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    Fight at the Museum: Confronting Visitor Biases

    The Field Museum in Chicago. (Ancheta Wis/Wikimedia Commons)

    Midway through the school year, parents and teachers are starting to plan (and fundraise) for winter and spring field trips. Among the most popular destinations is the science museum. The Association of Science-Technology Centers estimates that 12.1 million children in the United States visited science museums as part of a school group in 2013, accounting [...]

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    Stephen Hawking, Hawking Incorporated, and the Myth of the Lone Genius

    With assistants looking on, the famed cosmologist Stephen Hawking experiences weightlessness aboard a swooping airliner in this image from 2007. Credit: Zero Gravity Corp.

    Comfortably sitting in the Sundance Kabuki Cinemas in Japantown in San Francisco, I was watching The Theory of Everything with an audience of hundreds. Like them, I was eager to watch the life of Hawking; like them I was moved by his extraordinary story; like them I was restraining myself from crying, especially when the [...]

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    Forecasting the Sun’s Fury: How Artificial Intelligence Can Predict Solar Flares

    Credit: NASA

    A couple of months ago, the sun sported the largest sunspot we’ve seen in the last 24 years. This monstrous spot, visible to the naked eye (that is, without magnification, but with protective eyewear of course), launched more than 100 flares. The number of the spots on the sun ebbs and flows cyclically, every 11 [...]

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    How Networks Are Revolutionizing Scientific (and Maybe Human) Thought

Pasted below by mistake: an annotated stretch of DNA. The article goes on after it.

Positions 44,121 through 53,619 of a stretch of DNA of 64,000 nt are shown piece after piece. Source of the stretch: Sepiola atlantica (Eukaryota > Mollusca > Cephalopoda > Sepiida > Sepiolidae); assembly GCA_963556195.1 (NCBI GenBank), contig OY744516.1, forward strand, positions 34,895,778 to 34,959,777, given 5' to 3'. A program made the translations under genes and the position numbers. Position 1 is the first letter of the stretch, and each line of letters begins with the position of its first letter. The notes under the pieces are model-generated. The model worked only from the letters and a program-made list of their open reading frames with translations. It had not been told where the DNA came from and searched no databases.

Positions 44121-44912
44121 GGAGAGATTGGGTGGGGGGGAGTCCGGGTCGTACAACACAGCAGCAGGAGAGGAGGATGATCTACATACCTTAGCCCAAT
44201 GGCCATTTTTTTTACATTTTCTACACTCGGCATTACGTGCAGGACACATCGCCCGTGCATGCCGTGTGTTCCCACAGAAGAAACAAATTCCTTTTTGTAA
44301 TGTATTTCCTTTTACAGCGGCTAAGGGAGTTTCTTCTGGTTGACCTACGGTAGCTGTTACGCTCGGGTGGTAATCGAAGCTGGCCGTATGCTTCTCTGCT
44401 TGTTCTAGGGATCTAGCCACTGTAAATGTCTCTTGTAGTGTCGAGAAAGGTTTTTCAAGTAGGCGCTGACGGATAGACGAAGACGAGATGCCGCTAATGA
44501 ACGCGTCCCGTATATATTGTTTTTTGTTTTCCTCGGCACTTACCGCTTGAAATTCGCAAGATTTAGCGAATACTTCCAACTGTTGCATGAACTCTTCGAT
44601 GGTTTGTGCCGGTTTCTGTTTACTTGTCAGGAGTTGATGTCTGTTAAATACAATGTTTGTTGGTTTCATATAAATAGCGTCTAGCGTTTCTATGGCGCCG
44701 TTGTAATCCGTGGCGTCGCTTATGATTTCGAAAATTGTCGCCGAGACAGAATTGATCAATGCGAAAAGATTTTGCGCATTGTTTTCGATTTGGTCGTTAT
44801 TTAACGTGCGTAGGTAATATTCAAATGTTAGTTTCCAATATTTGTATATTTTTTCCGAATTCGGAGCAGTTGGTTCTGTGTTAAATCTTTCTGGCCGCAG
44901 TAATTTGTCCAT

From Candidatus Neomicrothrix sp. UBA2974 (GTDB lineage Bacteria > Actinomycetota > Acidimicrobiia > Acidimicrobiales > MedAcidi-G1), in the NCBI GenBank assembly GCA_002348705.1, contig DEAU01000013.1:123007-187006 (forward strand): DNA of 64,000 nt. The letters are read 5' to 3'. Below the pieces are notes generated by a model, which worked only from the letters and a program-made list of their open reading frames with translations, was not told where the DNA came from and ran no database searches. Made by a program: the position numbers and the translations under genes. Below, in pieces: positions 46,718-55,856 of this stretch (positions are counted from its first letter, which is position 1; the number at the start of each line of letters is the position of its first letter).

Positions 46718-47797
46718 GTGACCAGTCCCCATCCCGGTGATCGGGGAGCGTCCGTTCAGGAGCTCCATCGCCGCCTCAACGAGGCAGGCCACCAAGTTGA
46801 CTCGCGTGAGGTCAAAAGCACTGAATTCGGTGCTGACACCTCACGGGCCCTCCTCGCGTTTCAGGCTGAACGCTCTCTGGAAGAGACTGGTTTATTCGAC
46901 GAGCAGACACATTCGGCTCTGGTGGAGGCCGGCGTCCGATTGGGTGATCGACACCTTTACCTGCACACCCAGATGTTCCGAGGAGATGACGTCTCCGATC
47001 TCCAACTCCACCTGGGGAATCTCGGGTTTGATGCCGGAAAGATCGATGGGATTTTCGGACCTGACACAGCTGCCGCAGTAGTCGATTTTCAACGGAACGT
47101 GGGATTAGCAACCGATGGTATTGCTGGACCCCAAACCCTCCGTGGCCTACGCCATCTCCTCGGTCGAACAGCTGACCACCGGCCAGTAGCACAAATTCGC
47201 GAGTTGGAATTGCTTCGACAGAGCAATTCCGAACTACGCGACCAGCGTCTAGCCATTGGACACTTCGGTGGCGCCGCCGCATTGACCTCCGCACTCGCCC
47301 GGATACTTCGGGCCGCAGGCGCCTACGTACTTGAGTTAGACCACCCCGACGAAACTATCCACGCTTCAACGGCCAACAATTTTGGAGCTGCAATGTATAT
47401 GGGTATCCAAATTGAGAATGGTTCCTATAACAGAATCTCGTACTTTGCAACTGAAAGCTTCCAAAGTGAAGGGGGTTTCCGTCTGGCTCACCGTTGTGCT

Visualization of social network analysis. (Calvinius/Wikimedia Commons)

    Science and common sense are alike grounded in human experience. Yet these ways of thinking about things are often in conflict. Sometimes the simplicity of most commonsense explanations can make it hard to win people over to the complexity and uncertainties of most scientific arguments. Consider the textbook case of the mathematician and astronomer Nicolaus [...]

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    Let’s Expand Terrestrial Parks into the Ocean

    A southern elephant seal colony on Argentina’s Patagonia coast. Argentina has for several years been expanding a number of its coastal protected parks for penguins, sea lions and elephant seals to the limits of its territorial sea. (Credit: Cristián Samper/WCS)

    “A land ethic,” the great naturalist writer Aldo Leopold observed toward the end of his famous Sand County Almanac, “reflects the existence of an ecological conscience, and this in turn reflects a conviction of individual responsibility for the health of land.” This philosophy of care for the earth’s ecosystems and species provides one of the [...]